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FDI in Nepal: An Overview

Amish Dhungel

Dwaipayan Regmi

Foreign Direct Investment (FDI) is a remarkable indicator of a country moving into free market
and accepting globalization. One of the potential markets for FDI is developing countries, as
such countries have abundance of valuable resources that are untapped. Besides, FDI helps
these developing countries to balance the gap between desired investment and domestically
mobilized savings. Widely believed notion is that FDI role is tremendous in terms of bringing
wave of economic changes that would benefit a country, and that is even more in case of
developing country like Nepal.

Often referred to as a major tool of globalization post early 1990s, FDI increases ownership of
assets across the national frontiers. FDI provides a country with access to global talent, global
managerial skills and knowledge, optimum utilization of human capital and natural resources,
enhances exports, makes industry competitive, provides forward and backward linkages and
access to international quality product offerings, and facilitates more employment opportunities.

In the context of developing countries like Nepal, FDI can be regarded as lifeblood for rapid
economic development. FDI contribution to all round development of economy is crucial. Indian
Management guru, Ram Charan reflects the importance as: “No country ever has grown
without FDI, including America. FDI is not only money it’s what comes with it:
technology, managerial knowhow, risk-taking.” Though Liberalization of national economy in
1990s opened door for FDI in Nepal, the country hasn’t been successful to attract significant
amount of FDI.

The Foreign Investment and Technology Transfer Act 2049(1992) shapes the basic foundation
for Investment in Nepal. The policy seems liberal. There is easy entry, as one can get ‘non
tourist visa’ for six months if they tend to invest in Nepal. They can take every penny that they
earn out of profit, share, dividend, equity and interest back to their country. There is no any
Government interference in case of any dispute with the local stakeholders. The case will rather
be solved following United Nations Commission on International Trade Law. Again, foreign
investors are allowed to hold 100% ownership in any business apart from cottage industry and
other few sensitive places.

The policy is beautifully designed, but the practical side is loaded with lots of side effects. Any
foreigner cannot own land in Nepal. FDI is restricted for the ownership of commercial banks up
to 66% only. There are various places where Government is enjoying monopoly; as such it is
difficult for foreign investor to enter into these sectors. Nepal Electricity Authority, Nepal Drinking
Water Corporation comes into these sectors. Foreign investors are not granted equal right as
that of domestic investor. For instance, a foreign investor pays double rate to register a
trademark. Above all, one can note that there is a political disturbance that creates fear within
the mind of foreign investors. Government has not yet been able to take risk for their loss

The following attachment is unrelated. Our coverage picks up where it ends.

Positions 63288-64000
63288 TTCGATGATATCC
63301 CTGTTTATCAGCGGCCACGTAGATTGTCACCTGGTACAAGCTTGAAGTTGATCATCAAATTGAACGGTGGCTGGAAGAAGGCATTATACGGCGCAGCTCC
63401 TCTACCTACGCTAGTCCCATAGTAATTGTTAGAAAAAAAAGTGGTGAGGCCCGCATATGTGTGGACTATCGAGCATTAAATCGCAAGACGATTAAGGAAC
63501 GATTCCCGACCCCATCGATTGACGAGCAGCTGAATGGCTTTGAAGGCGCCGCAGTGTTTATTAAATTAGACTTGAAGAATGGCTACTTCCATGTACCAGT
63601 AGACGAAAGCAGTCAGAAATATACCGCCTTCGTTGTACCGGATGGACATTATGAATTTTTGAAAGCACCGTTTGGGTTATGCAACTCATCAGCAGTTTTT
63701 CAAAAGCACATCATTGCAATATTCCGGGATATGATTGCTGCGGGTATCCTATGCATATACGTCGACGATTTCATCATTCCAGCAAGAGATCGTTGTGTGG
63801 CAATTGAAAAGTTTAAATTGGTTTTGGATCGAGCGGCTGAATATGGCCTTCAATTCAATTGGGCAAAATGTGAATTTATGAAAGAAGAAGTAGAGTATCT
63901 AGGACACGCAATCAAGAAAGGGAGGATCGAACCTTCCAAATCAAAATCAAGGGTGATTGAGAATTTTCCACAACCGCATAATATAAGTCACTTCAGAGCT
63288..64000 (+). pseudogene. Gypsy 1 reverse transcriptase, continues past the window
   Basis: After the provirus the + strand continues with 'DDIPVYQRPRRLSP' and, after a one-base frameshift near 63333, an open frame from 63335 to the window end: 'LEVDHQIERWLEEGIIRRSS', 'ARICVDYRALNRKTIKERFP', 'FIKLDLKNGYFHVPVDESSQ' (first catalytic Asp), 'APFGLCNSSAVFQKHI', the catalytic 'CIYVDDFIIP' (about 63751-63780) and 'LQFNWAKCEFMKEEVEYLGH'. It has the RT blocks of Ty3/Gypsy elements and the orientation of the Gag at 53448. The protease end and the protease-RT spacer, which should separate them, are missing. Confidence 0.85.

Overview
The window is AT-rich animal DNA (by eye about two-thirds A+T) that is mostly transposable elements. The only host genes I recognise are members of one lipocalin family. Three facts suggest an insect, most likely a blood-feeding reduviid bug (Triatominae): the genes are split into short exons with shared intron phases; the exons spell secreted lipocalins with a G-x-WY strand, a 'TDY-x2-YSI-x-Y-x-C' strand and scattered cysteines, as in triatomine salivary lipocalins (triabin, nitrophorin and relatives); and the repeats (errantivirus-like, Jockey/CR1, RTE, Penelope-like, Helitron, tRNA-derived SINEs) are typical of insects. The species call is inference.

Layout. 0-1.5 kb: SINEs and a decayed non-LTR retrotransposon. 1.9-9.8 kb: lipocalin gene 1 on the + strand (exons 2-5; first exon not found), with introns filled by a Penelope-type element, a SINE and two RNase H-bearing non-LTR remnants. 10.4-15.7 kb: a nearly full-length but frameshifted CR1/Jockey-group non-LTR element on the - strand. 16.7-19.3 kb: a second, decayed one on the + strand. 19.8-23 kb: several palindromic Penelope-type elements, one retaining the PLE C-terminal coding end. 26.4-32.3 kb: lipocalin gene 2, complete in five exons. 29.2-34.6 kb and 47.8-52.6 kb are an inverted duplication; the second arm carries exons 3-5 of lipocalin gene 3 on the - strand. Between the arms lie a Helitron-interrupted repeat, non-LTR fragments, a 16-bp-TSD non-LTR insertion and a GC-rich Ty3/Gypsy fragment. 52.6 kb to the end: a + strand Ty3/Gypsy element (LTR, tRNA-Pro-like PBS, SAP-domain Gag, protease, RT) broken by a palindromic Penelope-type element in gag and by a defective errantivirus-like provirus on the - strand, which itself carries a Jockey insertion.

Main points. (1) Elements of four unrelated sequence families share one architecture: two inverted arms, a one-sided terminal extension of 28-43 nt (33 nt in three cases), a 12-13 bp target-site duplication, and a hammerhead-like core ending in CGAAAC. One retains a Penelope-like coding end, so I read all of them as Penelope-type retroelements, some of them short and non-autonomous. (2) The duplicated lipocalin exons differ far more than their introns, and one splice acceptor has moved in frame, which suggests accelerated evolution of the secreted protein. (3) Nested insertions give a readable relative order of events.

because of political disturbances. Failure of BIPPA has also showed negative impact to
foreigners regarding investment in Nepal.

Despite the dark sides and limitations of the policy, there are rays of hope as well. World Bank’s
Ease of Doing Business Indicator 2015 ranks Nepal as second best destination among the
SAARC countries for investment. There are educated mass, who are always turning pages for
looking job opportunities. This indicates, large number of educated mass is looking for job, so
any investor would get educated manpower at comparatively low price. Nepal has recently
come up from the ten years of civil war. History indicates that industries built after war times
have been long lasting, so this hypothesis shows that this is appropriate time to invest in Nepal
too. There are problems in sector of communication, electricity, water, fuels. But, these
problems are actually opportunities for the investors.

After the end of ten years of Maoist insurgency, Foreign Investment in Nepal has showed a
positive symptom. Although, the Investment Year 2012/13 effectiveness can be kept as a
separate question to be answered, we can see that Nepal has received Rs 19.93 billion of FDI
in the year 2012/13 and that of Rs 20.18 billion in the year 2013/14. There was 0.9% increment
in FDI, however, 3.8% decline in foreign investment projects.

China has been the largest investor in Nepal investing Rs 2.71 billion and Rs 7.32 billion in the
year 2012/13 and 2013/14 respectively. It is then followed by India who invested Rs 2.8 billion
and Rs 6.5 billion in 2012/13 and 2013/14 respectively. After Indian PM Modi’s visit this
investment from India is likely to be increased in next year. Investment in the sectors like
tourism, service, mineral, manufacturing, energy, construction, agro and forestry has been
getting prime concern in Nepal.

In order to attract the new investors in Nepal, first thing that Nepal can do is create favorable
environment. Government need to provide security to the investors, ensure good environment
for business and its operation. There is again a necessity to shape a proper monetary and fiscal
policy that would attract the investors. BIPPA and other bilateral and multilateral trade
agreements should be formulated and implemented properly. There is still the fear of political
disturbance in Nepal, this issue has to be properly addressed, and the one planning to invest
should be welcomed.

The recent development in FDI sector has been praiseworthy with the arrival of largest ever FDI
project in Nepal in Hydropower sector by Indian company GMR.

For a rapid growth of economy, Nepal has no option but to attract FDI. Being sandwiched
between two giant economies of the world, Nepal holds the vast potentiality of benefitting from
these humongous economies via FDI.